“My overall opinion of the French public school system is that it has a lot of great, foundational aspects to it – like teaching kids how to swim. In the United States, we see it as an extra thing, but it’s a really important skill for kids to have. 

That’s a life skill, and I think it’s really cool they make the space for that. I also think that there is a level of closeness teachers are able to have with kids by being able to cook and eat things. It allows you to get a deeper dive into the culture and get kids more excited about things. Food is great for cultural exchange.”

READ MORE: How to become an English teacher in France

Abbate had a similar reaction to the practicality of French schooling, having taught in a lycée professionel (vocational and/or technical secondary school).

“I’ve had students cook for me and make me glasses,” he said. “Not everyone learns the same way or wants to go to university,” explained Abbate, describing the existence of the lycée professionel option rather than lycée classique.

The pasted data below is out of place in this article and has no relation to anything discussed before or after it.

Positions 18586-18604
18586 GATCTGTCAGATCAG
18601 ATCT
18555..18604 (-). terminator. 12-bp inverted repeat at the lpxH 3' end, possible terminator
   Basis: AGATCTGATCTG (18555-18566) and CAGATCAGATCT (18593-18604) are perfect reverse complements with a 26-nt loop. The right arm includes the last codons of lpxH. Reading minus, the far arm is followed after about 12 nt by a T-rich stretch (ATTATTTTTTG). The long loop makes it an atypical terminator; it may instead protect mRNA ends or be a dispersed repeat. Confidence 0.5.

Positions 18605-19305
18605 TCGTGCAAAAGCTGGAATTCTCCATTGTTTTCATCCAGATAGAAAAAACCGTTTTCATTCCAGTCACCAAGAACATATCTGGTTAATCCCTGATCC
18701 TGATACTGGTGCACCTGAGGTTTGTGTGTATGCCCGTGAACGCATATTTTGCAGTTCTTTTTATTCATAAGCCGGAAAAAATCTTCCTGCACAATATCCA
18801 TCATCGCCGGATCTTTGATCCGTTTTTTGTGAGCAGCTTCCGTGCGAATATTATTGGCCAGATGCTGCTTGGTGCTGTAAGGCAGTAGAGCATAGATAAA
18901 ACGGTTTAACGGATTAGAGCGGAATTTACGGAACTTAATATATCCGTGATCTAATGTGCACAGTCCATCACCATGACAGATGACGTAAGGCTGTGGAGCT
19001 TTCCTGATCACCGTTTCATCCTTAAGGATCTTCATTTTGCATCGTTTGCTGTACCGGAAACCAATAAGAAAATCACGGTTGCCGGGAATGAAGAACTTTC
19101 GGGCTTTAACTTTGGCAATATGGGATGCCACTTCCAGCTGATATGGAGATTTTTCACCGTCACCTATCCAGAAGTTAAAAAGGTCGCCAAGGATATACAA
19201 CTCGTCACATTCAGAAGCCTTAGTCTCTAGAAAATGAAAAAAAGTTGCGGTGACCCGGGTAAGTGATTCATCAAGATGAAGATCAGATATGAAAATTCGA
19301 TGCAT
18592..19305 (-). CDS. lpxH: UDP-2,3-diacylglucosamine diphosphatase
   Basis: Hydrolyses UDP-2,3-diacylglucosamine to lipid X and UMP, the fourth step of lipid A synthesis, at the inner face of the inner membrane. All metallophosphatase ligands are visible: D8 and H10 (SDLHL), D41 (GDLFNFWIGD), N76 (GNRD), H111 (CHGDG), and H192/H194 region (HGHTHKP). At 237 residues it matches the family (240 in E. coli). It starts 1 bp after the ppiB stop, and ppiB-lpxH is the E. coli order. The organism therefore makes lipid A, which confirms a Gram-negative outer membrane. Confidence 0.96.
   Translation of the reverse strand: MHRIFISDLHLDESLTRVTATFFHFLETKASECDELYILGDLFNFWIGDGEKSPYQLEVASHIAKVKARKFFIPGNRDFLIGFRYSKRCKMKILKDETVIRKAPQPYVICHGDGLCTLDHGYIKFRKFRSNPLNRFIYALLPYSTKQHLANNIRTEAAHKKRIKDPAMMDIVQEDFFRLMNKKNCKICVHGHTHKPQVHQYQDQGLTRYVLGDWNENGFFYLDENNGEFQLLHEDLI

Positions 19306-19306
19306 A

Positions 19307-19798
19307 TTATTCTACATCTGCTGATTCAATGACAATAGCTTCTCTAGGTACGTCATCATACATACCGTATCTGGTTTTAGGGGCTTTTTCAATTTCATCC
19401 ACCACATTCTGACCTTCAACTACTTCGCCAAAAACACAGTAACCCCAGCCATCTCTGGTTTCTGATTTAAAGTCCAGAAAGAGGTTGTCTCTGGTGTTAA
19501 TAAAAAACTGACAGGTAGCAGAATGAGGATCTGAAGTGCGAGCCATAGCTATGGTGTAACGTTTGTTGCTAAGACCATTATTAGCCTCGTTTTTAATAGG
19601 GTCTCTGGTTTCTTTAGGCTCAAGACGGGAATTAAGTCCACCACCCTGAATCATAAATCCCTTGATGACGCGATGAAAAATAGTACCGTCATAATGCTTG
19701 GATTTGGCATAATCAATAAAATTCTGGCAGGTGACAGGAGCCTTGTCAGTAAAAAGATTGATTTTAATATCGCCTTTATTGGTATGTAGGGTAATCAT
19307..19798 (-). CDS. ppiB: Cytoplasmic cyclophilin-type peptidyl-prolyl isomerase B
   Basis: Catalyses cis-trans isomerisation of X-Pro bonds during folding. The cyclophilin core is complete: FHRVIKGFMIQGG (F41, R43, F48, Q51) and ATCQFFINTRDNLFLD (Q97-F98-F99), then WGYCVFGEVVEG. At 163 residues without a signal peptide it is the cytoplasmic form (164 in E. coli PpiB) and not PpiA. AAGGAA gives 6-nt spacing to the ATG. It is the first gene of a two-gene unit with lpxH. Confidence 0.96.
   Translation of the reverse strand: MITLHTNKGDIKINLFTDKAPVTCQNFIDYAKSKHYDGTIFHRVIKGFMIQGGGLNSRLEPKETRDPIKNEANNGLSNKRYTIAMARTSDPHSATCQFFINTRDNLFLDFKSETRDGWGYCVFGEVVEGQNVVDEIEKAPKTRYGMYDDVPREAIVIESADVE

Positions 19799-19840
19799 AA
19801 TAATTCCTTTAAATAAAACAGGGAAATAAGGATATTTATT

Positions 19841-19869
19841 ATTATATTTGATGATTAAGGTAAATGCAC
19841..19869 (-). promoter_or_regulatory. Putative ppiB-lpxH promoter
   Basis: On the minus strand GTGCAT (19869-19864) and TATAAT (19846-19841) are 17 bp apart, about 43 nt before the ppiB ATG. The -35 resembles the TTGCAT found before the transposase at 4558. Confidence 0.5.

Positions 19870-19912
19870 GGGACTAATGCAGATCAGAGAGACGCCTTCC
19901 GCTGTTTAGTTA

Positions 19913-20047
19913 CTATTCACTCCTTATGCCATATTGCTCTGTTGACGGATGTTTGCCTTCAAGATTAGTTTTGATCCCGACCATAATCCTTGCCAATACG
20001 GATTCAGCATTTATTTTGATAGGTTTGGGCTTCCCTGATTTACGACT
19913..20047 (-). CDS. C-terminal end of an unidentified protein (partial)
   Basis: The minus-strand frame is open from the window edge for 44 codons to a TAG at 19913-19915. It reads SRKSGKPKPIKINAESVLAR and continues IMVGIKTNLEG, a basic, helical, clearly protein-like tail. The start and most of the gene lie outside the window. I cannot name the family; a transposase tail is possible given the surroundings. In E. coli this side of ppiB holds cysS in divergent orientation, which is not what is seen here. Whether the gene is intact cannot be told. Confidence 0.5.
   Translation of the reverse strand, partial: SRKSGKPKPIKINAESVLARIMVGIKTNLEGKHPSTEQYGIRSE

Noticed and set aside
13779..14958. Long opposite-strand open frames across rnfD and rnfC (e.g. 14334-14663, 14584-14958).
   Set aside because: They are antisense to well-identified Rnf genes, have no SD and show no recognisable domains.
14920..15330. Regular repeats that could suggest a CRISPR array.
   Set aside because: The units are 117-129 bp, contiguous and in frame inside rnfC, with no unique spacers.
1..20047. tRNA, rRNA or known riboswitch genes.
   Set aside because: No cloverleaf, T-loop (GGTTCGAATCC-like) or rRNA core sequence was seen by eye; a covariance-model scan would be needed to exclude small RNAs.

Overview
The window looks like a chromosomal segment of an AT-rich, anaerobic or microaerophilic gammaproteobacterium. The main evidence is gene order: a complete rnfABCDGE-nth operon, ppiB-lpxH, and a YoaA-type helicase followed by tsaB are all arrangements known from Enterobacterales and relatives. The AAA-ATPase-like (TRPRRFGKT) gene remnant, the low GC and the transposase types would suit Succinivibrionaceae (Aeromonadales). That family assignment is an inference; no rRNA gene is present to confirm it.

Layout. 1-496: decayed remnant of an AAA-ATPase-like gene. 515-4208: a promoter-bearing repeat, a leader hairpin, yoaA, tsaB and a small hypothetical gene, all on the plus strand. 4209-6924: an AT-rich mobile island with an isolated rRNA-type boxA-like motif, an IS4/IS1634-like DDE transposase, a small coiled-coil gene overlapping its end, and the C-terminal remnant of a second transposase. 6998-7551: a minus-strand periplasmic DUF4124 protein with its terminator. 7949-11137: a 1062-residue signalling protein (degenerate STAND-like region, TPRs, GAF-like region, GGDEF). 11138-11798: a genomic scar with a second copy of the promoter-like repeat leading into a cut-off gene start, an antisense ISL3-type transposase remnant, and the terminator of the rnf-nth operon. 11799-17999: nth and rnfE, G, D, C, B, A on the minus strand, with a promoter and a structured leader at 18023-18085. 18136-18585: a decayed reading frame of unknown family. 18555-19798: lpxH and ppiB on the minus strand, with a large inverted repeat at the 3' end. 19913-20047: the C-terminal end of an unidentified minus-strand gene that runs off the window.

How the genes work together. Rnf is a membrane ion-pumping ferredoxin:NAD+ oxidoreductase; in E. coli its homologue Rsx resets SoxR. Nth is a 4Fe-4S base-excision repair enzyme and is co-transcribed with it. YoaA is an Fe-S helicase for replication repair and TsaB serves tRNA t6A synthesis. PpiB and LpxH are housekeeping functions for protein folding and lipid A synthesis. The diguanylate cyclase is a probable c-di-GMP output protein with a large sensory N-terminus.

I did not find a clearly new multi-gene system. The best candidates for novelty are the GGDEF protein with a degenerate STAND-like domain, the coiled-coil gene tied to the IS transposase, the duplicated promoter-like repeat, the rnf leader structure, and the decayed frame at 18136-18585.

“But what I liked about that was how hands-on it was. A lot of my students had a craft by the time they were in seconde (ages 15 to 16). 

I feel like in America it is viewed as a sign of success to go to University, and that it is needed to be successful. But [here] you can have an apprenticeship or a technical degree and that is completely fine for your career.”

Teacher absences

In middle and high schools (collège and lycée), the rule is that if a teacher is absent for more than 15 days, they must be replaced by a substitute. However, this does not reply to absences for under 15 days. A recent study found that in these situations, less than one in five teachers is replaced when absent for under 15 days. 

If the school has access to a substitute they will be called in, but more often than not students will sit in with another teacher’s class. In some cases, they might be sent home if a class is cancelled. 

READ MORE: From TikTok to K-pop: How French students are learning English online

For Abbate, classes being cancelled was frustrating. “One of the things that was surprising to me about the schedule was how a class could be cancelled or rescheduled at the last minute all the time. Sometimes I would get to school and see that the class I had prepared for was cancelled, and I did not know ahead of time.”

Allison Lounes felt similarly, as a parent: “My son’s teacher has been absent 17 days this year. If a teacher is absent for just a few days, then they put a small group of kids into another teacher’s class…but it’s really just babysitting.”